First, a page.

The widespread uncertainty in the market also highlights the importance of being flexible. Densifying parking through the use of valet parking operations or mechanical and automated parking solutions can not only provide more parking in the same or less square feet than a traditional self-parking program, but it can also allow developments to adjust their parking supply up or down as demand changes. Mechanical lifts can be added or disassembled and removed if demand changes, and valet programs can also be modified to accommodate more vehicles or done away with entirely if no longer needed.

However, the successful integration of solutions like these is dependent on the level of service desired for end users. Self-operated mechanical lifts, for example, are less user-friendly to retail shoppers who are unfamiliar with the system and do not use it often, while residents of a housing development who will use them daily can be trained to operate it.

As every project is unique, there is no one-size-fits-all answer and bringing in parking expertise in the early stages of a project can be a key to success. While developers know their project better than anyone else, parking experts understand the nuances of parking in invaluable ways and can help navigate the changing landscape of parking to set projects up for success.

About the Authors

Jess McInerney, SE has been creating parking solutions for nearly 30 years. He is a licensed engineer in 5 states. Jess is responsible for the design of over 200 parking projects and leads parking structure design for the firm. An active member in the Urban Land Institute, Jess has both written and spoken on the future of parking, the cost of designing for adaptive reuse, mixed-use parking, below grade parking and the integration of Photovoltaics into parking structures. 

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Matt Davis has been creating parking solutions for over 20 years. He has worked on over 125 parking projects and is a certified Parksmart Advisor. In addition to delivering projects to satisfied clients, Matt’s projects, such as the Tustin Metrolink Station Parking Structure and UC San Diego Osler Parking Structure and Visitor's Center, have received recognition from the International Parking Institute and other associations. An active participant in the International Parking & Mobility Institute and the Pacific Intermountain Parking & Transportation Association, Matt has penned and spoken on a number of industry topics, such as Healthcare Parking as the First Line of Customer Service, Green Parking, Transit Parking Best Practices, the Future of Parking, Protecting Your Parking Investment and Right Sizing Parking.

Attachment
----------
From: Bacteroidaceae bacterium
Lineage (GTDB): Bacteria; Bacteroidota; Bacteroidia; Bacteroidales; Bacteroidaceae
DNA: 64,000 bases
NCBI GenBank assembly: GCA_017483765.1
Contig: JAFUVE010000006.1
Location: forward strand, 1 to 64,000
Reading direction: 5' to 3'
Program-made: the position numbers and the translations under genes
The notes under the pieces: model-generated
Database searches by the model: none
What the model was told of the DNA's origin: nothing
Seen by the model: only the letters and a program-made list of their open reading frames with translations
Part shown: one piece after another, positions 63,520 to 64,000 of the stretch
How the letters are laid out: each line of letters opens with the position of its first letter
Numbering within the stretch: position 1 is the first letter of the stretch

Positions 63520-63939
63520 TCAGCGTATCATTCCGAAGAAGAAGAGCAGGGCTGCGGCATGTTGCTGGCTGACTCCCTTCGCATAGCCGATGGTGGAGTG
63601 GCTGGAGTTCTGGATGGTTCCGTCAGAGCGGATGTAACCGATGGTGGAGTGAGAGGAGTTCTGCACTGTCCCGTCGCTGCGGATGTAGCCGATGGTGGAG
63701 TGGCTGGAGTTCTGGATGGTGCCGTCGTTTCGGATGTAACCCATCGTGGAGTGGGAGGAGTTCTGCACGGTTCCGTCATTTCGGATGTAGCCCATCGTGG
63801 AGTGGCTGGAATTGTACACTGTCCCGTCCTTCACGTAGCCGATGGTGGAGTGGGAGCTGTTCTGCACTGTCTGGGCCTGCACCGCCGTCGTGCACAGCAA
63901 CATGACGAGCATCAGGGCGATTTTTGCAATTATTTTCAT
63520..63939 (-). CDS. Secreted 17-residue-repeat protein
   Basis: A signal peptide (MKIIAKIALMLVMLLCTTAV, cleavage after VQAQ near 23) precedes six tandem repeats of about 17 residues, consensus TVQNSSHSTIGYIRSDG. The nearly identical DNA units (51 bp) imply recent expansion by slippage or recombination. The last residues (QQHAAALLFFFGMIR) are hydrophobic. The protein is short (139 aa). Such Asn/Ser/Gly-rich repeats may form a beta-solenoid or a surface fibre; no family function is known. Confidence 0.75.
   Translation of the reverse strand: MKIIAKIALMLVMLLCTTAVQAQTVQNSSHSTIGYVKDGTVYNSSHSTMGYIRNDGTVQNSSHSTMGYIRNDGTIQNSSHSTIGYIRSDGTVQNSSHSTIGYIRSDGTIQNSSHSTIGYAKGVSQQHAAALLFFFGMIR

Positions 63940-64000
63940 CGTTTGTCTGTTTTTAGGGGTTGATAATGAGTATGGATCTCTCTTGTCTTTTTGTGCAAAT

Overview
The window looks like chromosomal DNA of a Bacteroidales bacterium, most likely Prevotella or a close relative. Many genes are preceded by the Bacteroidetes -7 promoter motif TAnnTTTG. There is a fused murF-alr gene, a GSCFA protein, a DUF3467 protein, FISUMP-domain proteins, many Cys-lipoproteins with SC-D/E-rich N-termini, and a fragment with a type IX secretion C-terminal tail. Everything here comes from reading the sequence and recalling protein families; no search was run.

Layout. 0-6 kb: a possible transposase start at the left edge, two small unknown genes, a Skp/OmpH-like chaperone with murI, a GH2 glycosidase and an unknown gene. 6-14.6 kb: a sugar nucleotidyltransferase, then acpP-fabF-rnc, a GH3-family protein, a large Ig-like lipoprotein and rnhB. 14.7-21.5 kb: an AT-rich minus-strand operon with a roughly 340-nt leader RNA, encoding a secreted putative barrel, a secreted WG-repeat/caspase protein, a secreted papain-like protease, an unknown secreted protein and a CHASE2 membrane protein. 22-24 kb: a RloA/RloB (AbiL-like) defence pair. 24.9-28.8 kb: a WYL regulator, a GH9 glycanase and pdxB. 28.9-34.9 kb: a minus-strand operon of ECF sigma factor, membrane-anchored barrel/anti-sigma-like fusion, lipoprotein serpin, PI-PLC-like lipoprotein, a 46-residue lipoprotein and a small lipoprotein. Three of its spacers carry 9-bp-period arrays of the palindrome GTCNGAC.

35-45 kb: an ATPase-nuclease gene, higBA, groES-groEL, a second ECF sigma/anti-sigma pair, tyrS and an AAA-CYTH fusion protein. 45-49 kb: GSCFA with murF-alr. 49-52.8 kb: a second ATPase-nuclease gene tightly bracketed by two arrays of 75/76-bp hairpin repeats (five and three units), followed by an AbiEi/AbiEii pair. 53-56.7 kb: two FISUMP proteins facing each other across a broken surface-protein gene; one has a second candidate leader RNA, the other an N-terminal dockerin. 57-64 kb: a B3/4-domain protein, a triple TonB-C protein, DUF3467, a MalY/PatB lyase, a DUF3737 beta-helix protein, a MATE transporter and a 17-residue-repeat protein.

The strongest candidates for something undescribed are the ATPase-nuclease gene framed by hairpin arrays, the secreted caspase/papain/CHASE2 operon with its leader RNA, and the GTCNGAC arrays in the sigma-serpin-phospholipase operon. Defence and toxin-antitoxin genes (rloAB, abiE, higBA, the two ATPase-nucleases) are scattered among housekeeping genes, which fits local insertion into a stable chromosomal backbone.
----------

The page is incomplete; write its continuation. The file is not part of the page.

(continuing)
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Mike has over 20 years of experience in architecture and an outstanding track record of providing a high level of quality, service and responsiveness to his clients. He began his career with Watry Design, contributing on projects such as the Granada Garage and Office Building and the City of Fresno Convention Center Parking Structure. After 15 years spent further developing his comprehensive expertise in architectural design and project delivery, he returned to our firm in 2020. Since then he has focused on managing private projects with multiple stakeholders, including Sounder South Parking & Access Improvements Design-Build Criteria & Project Management, and the SAP Center Parking Studies.

An active member of the International Parking & Mobility Institute and the US Green Building Council, Mike has written and spoken on topics such as Functional Fixes and Designing with Mass Timber.

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Shruti has worked exclusively in parking design for 5 years and has over 15 years in Architecture. Having worked in both the public and private sectors, she is familiar with both the client and designer sides of complex projects, which allows her to easily put herself in her client's shoes, an invaluable skill in achieving their goals.